- The invitee will be required to send over copies of their IDs/Passports/visas, and a copy of their Permanent Residence Permit in China (for foreigners)
Business Visa (M)
- An invitation letter from the sponsor (inviter) detailing their relationship to you.
- Other documents detailing the commercial activity, issued by a trade partner in China (if applicable).
- Formal invitations to trade fairs or similar events (if applicable) issued by relevant entities.
Non-Business Visa (F)
- An invitation letter from the sponsor (inviter) detailing their relationship to you, and the reason for your visit.
Study Visa (X)
- Formal Admissions Letter provided by the school/institute (original and photocopy).
- Form JW201 or JW202 – “Visa Application for Study”, available from official Chinese Consulate website.
- Previous study records (diplomas, certificates, transcripts) may be needed, depending on the nature of your study.
Work Visa (Z)
As this is probably the most difficult China visa to acquire, it will require the biggest amount of supporting material, and may take significantly longer time to achieve.
In essence, on the day of application, you will only need to provide only one of the following supporting forms (which are provided by the prospective employer in China):
- Foreigners Employment Permit issued by the Ministry of Human Resources and Social Security of the PRC.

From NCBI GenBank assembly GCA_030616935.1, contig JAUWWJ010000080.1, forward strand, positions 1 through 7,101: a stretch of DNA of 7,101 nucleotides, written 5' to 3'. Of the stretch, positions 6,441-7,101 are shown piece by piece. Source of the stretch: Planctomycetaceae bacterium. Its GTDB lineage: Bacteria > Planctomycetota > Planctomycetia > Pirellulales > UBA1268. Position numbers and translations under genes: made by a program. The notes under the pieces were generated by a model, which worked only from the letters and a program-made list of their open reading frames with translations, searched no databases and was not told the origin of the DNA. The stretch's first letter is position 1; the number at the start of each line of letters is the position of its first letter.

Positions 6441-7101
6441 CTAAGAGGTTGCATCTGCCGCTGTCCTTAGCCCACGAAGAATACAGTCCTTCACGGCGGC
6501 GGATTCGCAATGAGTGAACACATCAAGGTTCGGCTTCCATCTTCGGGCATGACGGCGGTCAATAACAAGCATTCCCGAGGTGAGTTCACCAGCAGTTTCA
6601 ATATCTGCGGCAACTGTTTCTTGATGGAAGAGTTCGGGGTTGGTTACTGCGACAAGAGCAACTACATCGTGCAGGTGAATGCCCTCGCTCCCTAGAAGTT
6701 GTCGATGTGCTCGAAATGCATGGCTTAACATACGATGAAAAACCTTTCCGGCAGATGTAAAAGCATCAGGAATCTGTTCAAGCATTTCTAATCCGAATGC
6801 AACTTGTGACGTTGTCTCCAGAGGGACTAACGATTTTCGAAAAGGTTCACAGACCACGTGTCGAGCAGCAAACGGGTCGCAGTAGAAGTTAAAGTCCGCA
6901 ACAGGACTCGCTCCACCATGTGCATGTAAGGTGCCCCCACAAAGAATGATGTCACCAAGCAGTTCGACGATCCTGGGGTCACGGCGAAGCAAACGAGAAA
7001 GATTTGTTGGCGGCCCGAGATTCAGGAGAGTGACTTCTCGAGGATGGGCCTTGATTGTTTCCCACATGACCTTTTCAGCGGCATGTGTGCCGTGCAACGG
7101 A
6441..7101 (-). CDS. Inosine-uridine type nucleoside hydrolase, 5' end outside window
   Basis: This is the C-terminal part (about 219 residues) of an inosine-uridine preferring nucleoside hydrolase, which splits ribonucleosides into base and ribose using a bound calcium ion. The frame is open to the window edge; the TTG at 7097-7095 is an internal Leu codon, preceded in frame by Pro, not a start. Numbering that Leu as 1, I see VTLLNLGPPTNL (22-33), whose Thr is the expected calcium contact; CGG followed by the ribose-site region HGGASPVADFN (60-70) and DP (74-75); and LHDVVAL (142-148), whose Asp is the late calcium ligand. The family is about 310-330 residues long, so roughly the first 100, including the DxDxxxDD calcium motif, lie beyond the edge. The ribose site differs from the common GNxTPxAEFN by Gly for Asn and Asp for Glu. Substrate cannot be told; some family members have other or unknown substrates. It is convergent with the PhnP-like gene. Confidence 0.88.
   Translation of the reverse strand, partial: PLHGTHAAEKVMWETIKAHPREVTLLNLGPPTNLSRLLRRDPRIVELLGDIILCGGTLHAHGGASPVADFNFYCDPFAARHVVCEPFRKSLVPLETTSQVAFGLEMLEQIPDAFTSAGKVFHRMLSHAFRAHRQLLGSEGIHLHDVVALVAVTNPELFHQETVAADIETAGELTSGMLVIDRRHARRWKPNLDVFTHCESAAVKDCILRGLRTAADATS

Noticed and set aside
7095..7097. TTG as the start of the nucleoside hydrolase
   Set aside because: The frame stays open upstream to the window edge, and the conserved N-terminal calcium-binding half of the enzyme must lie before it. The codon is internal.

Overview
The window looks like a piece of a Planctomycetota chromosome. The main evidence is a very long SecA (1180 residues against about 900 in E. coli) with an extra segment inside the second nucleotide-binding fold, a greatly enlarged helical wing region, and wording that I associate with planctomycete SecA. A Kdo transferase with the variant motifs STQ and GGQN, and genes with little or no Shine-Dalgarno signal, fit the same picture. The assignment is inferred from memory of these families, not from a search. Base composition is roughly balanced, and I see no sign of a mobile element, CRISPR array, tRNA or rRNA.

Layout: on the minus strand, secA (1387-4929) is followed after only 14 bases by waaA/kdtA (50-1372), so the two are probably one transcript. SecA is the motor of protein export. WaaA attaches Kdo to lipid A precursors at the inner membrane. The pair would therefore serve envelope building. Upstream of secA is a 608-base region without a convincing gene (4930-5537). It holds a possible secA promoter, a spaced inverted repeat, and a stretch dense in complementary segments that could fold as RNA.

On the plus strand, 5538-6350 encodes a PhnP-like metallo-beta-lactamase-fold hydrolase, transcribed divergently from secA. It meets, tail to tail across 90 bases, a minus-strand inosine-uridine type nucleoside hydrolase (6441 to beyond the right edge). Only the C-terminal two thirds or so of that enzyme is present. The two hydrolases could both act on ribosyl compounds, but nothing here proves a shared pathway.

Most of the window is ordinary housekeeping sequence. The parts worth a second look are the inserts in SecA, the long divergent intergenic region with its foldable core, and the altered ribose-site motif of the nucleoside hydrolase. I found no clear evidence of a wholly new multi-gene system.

- Registration Certificate of Resident Representative Offices of enterprises of foreign countries (regions) issued by Chinese authorities of industrial and commercial administration.
- Approval document for commercial performances issued by Chinese government authorities for cultural affairs.
- Invitation Letter to Foreigners for Offshore Petroleum Operations issued by National Offshore Oil Corporation.
HOWEVER! In order to acquire most of these forms, you will first need to provide several important documents to your prospective employer, so that your Notice of Work Permit can be processed before the visa-application. Click the Work Visa (Z) title to see the full requirements.
Applying from Abroad
It is not uncommon for foreigners to apply for China visas from other countries that are not their home-countries, or even from within China. Many foreigners, for example, choose to go to Hong Kong for a China “visa-run”.
Be advised that applying for visas from any country that is not your own, although possible, will drastically decrease the chance of approval, and can many times be declined. There is a lot of ambiguity concerning this issue, and many factors come into play, such as your nationality, the third-country you are applying from, and your visa status in that country.
Applying from China